Vermeer introduces liquids, solids separator on new XR2 vacuum excavator to keep crews on-site longer
By On-Site StaffEquipment
Vermeer Corp. unboxed an innovative new vacuum excavator at the International Construction and Utility Equipment Exposition (ICUEE) in Louisville, Ky. this week.
Launched the first morning of the three-day show, the new XR2 brings industry-first separator technology to the segment.
“The XR2 was developed after listening to contractors about the limitations associated with traditional hydro-excavators,” Adam Bates, product manager at Vermeer, said in a release. “Contractors understand the soft excavation advantages of hydro-excavators but also felt limited by the production of many units because of weight concerns and water storage capacities. The design of the XR2 can help expand the use of vacuum excavation for everything from utility potholing and stitch boring to slot trenching and general construction.”
.@ICUEE is off with a bang. @vermeerug unveils its new XR2 Rover pic.twitter.com/pur09wGgTq
— On-Site Magazine (@OnSiteMag) October 1, 2019
Unlike a traditional vacuum excavator that’s equipped with spoil tanks, the XR2 has a shaker deck to separate liquids and solids using cyclonic filtration.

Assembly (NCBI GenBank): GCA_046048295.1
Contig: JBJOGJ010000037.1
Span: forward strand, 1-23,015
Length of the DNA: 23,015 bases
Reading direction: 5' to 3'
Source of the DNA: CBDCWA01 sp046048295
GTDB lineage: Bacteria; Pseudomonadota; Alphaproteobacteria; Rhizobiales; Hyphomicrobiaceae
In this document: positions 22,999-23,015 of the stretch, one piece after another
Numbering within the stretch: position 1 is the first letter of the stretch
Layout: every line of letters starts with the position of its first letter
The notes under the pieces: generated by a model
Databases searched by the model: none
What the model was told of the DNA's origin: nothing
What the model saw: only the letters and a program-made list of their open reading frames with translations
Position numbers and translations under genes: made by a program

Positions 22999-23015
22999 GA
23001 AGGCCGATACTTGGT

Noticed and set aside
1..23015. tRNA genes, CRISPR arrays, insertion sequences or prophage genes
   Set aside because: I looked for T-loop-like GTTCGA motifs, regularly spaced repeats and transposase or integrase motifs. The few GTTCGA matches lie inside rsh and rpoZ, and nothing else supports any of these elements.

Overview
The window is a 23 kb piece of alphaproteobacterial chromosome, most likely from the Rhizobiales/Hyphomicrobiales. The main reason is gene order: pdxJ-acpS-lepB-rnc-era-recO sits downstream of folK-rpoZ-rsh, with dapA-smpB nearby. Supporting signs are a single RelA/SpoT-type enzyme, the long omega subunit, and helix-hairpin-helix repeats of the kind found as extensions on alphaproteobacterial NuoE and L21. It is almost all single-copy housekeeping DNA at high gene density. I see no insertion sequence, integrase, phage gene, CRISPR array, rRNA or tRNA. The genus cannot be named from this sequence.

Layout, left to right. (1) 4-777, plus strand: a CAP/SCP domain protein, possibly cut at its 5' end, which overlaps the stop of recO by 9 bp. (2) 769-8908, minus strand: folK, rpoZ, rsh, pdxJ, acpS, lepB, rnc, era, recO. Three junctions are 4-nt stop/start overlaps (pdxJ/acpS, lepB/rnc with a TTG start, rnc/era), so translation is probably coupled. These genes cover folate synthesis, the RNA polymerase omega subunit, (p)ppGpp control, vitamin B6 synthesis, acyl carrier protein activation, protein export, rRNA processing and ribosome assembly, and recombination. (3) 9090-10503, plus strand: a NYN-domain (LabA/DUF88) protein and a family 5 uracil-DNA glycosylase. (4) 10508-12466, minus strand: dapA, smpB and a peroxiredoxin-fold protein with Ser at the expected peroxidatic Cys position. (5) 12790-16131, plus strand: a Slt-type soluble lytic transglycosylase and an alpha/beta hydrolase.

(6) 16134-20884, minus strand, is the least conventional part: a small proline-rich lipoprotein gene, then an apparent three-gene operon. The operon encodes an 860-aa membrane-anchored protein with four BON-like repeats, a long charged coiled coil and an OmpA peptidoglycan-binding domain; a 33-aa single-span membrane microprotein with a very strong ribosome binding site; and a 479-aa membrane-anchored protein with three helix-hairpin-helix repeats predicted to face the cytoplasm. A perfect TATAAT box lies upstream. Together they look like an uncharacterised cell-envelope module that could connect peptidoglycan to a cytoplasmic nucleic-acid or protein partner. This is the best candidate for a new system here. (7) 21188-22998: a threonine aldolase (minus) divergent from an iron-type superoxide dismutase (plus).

With four separate 500-gallon tanks on board, the XR2 is designed to arrive on a job with three filled with fresh water and one empty. As crews begin the excavation process, excavated material is separated into liquids and solids. A foldable solid material conveyor offloads the solid material, while the processed liquid is returned to the empty 500-gallon tank. As the empty tank fills with processed liquid, the truck’s freshwater is also being used and the truck automatically begins filling an empty tank with processed liquid when needed. The dirty water can be trucked offsite for disposal once the job is complete.
Vermeer says the new system lets crews stay on-site longer and reduces transport weights compared to traditional hydro excavators.
The unit is build onto a Kenworth T8800 truck with an Allison automatic transmission and Chelsea PTO.
At 1,500 gallons of freshwater, crews have up to 150 minutes of wand time at a rate of 10 gallons per minute, Vermeer notes. The wand itself has a maximum output of 3000 psi (206.8 bar), but is adjustable if working in sensitive areas that require less pressure.
The new vacuum excavator will be available in early 2020, starting in select regions.
Watch an animation illustrating how the XR2 works: